Now, why do you think Swedish plants are at the bottom of the list, while Finnish plants are at the top? Is it because Finnish engineers and plant operators are so much superior, more intelligent, more hard-working than Swedish ones? I don't believe so. It's because of the top-down incentive setting: in Finland, the management of and commitment to plants has been stable, and there has been continuous investment and renewal of production and safety facilities. In Sweden, there was 30 years ago a referendum saying that plants must be shut down, but the population did not want to give up the electric power they used (and does apparently not want to build sufficient fossil fuel plant capacity to replace it). So, because of political instability in Sweden, there is the risk that if power company invests to the plants, it may still have to shut it down for political reasons and the investment would be lost. Thus the nuclear plants have not got the long-term investment they need to improve.

Paradoxically, those who are concerned about nuclear safety and oppose the plants are thus in practice making the plants less safe and reliable than they could be.
13:25 June 20, 2011 by Grävling
I think the main problem with nuclear power, is not the generation of the power or it's management; even though these things can be brilliant or terrible.

The fact is nuclear waste is dangerous up to about 100,000 years!

Currently the waste is kept in containers, kinda like large swimming pools with metal boxes inside full of the dangerous stuff, these have to be looked after all the time and the pools need maintenance and there is always more waste.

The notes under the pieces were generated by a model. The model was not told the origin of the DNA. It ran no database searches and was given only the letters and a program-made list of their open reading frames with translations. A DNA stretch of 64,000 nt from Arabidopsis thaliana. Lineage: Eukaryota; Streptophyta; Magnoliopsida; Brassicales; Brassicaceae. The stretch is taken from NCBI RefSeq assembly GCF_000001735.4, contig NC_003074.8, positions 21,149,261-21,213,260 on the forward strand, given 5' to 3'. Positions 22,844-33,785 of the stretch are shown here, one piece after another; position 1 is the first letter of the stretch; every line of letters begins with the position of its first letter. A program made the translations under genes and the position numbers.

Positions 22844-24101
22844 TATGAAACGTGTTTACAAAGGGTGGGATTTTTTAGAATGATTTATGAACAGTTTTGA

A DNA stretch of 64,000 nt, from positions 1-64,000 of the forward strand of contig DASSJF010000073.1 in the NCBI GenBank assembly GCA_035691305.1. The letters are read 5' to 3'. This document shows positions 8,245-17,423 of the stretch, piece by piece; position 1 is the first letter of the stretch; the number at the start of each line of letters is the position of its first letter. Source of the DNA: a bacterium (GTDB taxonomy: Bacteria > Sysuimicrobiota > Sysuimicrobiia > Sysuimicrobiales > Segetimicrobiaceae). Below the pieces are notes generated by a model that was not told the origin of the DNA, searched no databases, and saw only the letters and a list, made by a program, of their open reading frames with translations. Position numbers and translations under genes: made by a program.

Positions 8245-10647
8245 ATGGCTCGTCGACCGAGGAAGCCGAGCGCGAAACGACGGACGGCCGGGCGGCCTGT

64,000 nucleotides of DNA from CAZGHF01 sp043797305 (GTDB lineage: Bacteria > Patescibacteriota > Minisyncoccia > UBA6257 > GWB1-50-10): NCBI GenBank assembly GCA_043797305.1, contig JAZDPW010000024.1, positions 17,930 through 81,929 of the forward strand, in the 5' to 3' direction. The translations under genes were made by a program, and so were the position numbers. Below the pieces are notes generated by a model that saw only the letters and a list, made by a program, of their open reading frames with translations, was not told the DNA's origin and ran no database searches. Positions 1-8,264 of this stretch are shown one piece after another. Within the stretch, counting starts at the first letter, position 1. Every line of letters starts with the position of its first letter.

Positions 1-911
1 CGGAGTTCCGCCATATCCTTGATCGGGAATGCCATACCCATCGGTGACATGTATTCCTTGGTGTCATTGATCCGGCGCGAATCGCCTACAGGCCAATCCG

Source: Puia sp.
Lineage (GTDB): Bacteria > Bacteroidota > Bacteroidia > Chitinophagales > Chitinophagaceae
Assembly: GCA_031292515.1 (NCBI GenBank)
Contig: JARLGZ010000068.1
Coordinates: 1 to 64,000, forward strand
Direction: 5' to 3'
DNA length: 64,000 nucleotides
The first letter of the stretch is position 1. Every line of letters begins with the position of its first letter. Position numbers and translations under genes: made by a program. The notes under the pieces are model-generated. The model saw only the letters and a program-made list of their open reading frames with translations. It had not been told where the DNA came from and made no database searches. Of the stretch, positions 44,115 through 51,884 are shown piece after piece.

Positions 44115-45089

Other than the one in north Finland "Onkalo", there are no structures in place to deal with this waste. This is proberally why the fins are so keen on nuclear, because they have a facility to deal with there waste.

And even the Finish one has problems, not because of the facility, but because the government is not structured to last 100,000 years?. So if the government changes, the information is there, but it is not forced to the surface, whole continents shift and fall, languages die the world changes, how do we tell future humans that this place can kill them?

Nuclear power is not a sustainable source of energy, purely because of it's legacy. It just a current system for private contractors to make a quick bit of money. When the CEO of those companies die, will he really be thinking about where he put that 100,000 tones of waste?

With green power there is no kick back if something fails, the point above proves that nuclear power needs so much resources to keep them on track and safe the the political will has to be there all the time. For err about 100,000 years!
14:15 June 20, 2011 by Stickeroo
With a name like Vattenfall you'd think they only have Hydro power?! Kinda misleading isn't it?
14:38 June 20, 2011 by RobinHood
I find it perversely reassuring that Vattenfall doesn't push its nukes too hard. Chernobyl and Japan were both caused by dumb decisions taken by engineers who put production targets before safety.

A Swedish engineer at a chemical company once proudly showed me a huge fiery machine he said was the last of its type in the world. "What happened to the others?" I asked. "They all blew up." He answered reassuringly.

Better live next to the "worst" nuke energy company in the world than the "best" I think. Keep on underperforming Vattenfall.
16:14 June 20, 2011 by CarlBlack
@ Grävling: "With green power there is no kick back if something fails"